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MICHELE NORRIS, host:

And here at NPR, we're taking advantage of the fractured media with a project called Alt.Latino. It's a blog and a podcast hosted by Jasmine Garsd and Felix Contreras. Like many people, they're using the Internet to create a place for music they aren't hearing on the radio. And they tell us what they mean by Latin alternative music.

JASMINE GARSD: It's not what your parents and grandparents listened to. It's not pure salsa. It's not pure merengue. It's not pure rock.

FELIX CONTRERAS: It's a mishmash of everything else - rock, hip-hop, electronica. Here are three little short blasts of what could be considered Latin alternative music.

(Soundbite of music)

BEBE (Singer): (Singing in foreign language)

CAIFANES (Band): (Singing in foreign language)

CHOC QUIB TOWN (Band): (Singing in foreign language)

GARSD: So we started off with a Spanish artist called Bebe. We heard the Mexican rock en Espanol pioneers Caifanes and, finally, Choc Quib Town.

CONTRERAS: The messages within the song are just like every other genre.

GARSD: You know, like, I hate my 9:00 to 5:00 job. I want to break up with my girlfriend.

CONTRERAS: I want to find a girlfriend.

GARSD: You know, if you turn on your primetime television, if there is a conversation about Latinos, it's likely going to be about Latinos as a problem. And a lot of times, it's a conversation in which Latinos aren't even participating. As the show progresses, we more and more feel this sense of presenting songs that discuss the Latino experience from a Latino perspective.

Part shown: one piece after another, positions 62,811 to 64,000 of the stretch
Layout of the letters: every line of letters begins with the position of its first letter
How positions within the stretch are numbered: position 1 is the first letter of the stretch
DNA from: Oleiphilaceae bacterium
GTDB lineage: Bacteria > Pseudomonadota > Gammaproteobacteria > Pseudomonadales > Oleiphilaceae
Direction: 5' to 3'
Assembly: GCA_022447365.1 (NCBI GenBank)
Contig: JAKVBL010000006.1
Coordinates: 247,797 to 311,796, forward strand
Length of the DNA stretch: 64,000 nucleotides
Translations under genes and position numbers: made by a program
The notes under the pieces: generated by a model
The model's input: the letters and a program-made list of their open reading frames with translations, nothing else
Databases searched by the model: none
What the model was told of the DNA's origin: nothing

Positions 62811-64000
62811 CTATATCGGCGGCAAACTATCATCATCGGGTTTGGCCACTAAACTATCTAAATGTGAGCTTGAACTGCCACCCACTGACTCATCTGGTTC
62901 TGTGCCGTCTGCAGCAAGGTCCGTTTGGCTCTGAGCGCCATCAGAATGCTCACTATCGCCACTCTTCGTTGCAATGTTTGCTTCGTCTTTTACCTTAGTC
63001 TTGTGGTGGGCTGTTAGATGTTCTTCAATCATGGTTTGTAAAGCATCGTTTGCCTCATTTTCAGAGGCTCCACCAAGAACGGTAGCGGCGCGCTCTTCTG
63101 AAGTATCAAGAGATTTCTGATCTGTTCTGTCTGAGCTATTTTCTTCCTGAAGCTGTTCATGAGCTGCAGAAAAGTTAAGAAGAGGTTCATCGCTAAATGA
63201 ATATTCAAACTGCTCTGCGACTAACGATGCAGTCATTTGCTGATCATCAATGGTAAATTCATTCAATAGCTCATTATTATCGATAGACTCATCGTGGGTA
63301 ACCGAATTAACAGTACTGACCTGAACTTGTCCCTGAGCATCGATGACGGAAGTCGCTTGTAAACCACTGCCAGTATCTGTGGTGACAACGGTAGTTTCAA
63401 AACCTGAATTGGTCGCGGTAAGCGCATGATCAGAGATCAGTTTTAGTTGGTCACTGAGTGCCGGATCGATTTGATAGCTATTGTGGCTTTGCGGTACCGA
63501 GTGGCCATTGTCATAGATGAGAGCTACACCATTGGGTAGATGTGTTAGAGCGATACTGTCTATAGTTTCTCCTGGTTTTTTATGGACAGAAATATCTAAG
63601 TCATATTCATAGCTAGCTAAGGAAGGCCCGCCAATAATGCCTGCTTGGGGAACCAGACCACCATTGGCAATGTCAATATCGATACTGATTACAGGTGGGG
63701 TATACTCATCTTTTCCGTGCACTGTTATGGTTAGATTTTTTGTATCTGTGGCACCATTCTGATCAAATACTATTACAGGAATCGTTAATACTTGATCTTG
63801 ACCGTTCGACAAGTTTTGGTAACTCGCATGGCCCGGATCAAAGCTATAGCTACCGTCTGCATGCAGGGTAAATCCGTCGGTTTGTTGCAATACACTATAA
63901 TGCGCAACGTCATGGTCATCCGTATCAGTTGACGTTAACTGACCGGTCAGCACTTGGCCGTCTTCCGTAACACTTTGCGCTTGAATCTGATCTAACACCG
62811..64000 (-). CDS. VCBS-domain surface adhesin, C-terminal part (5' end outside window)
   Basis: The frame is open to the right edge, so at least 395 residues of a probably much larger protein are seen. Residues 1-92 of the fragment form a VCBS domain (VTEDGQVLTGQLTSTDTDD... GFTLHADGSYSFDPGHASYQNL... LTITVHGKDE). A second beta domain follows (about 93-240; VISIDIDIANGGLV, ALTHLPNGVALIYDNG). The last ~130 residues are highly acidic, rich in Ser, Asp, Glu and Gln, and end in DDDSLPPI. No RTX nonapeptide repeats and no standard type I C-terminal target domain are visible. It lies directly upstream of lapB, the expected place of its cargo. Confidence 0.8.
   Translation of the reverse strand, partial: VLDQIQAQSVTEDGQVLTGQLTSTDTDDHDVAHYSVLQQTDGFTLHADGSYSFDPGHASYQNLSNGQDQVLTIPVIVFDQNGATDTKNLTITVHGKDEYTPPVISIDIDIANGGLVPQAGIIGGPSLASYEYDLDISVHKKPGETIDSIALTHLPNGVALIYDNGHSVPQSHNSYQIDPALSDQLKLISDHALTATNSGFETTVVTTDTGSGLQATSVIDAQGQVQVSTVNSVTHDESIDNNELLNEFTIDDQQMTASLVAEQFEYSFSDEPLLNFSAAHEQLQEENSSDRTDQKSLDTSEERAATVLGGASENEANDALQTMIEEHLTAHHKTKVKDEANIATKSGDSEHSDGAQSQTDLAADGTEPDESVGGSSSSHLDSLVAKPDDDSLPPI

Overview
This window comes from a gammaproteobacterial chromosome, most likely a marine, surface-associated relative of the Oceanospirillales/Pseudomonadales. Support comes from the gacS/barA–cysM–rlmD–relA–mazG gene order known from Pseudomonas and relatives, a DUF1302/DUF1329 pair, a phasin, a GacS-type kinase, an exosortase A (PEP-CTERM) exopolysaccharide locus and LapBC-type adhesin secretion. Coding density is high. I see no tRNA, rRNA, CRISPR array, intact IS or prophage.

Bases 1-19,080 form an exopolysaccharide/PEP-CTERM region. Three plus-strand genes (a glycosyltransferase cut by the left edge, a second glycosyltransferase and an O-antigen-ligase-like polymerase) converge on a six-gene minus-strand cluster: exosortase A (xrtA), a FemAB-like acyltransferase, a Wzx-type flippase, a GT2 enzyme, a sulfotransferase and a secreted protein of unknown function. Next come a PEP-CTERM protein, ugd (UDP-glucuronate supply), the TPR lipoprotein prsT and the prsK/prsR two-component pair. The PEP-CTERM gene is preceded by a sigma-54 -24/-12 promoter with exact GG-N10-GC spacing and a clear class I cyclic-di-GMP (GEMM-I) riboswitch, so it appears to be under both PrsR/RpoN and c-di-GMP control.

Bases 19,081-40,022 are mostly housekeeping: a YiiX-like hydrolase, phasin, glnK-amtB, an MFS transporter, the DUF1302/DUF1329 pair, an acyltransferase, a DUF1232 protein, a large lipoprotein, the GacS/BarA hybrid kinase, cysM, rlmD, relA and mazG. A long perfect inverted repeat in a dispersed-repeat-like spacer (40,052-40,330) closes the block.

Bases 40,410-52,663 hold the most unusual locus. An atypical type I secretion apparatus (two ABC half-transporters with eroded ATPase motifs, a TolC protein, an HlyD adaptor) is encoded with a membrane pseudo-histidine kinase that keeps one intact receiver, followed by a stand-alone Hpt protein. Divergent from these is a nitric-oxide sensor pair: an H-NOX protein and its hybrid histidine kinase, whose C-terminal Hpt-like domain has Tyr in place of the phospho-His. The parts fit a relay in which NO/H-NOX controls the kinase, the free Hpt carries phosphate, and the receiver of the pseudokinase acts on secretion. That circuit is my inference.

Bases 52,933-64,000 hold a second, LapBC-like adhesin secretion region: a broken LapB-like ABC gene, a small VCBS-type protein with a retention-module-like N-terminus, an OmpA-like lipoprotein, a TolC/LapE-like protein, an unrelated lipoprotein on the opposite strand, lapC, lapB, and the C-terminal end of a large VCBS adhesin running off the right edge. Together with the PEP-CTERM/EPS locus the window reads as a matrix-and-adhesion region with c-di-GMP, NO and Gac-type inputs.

CONTRERAS: And almost always those messages are delivered in Spanish, and that brings us to another factor that can separate cultures that we address in our show - language. We try to go over the lyrics of what the bands are singing. Once people come to the music and they hear it and once they find a place for themselves in the music, then it becomes a lot more accessible, and it's just - it's something that binds people together as opposed to dividing us.

GARSD: I think we should close this segment out with a song called "Compartir" or "To Share" by Carla Morrison, a young artist from Mexico.

(Soundbite of song, "Compartir")

CONTRERAS: You know, her music is an example of the interaction of cultures and musical styles. I mean, if she sang in English, her music would be right at home on any number of English language radio playlist.

GARSD: Okay, not all, just the cool ones, like us.

CONTRERAS: There you go.

GARSD: I'm Jasmine Garsd.

CONTRERAS: And I'm Felix Contreras. Please check us out on Alt.Latino.

(Soundbite of song, "Compartir")

Ms. CARLA MORRISON (Singer): (Singing in foreign language)

NORRIS: Alt.Latino, the blog and podcast, is part of our website, nprmusic.org.

(Soundbite of song, "Compartir")

Ms. MORRISON: (Singing in foreign language)

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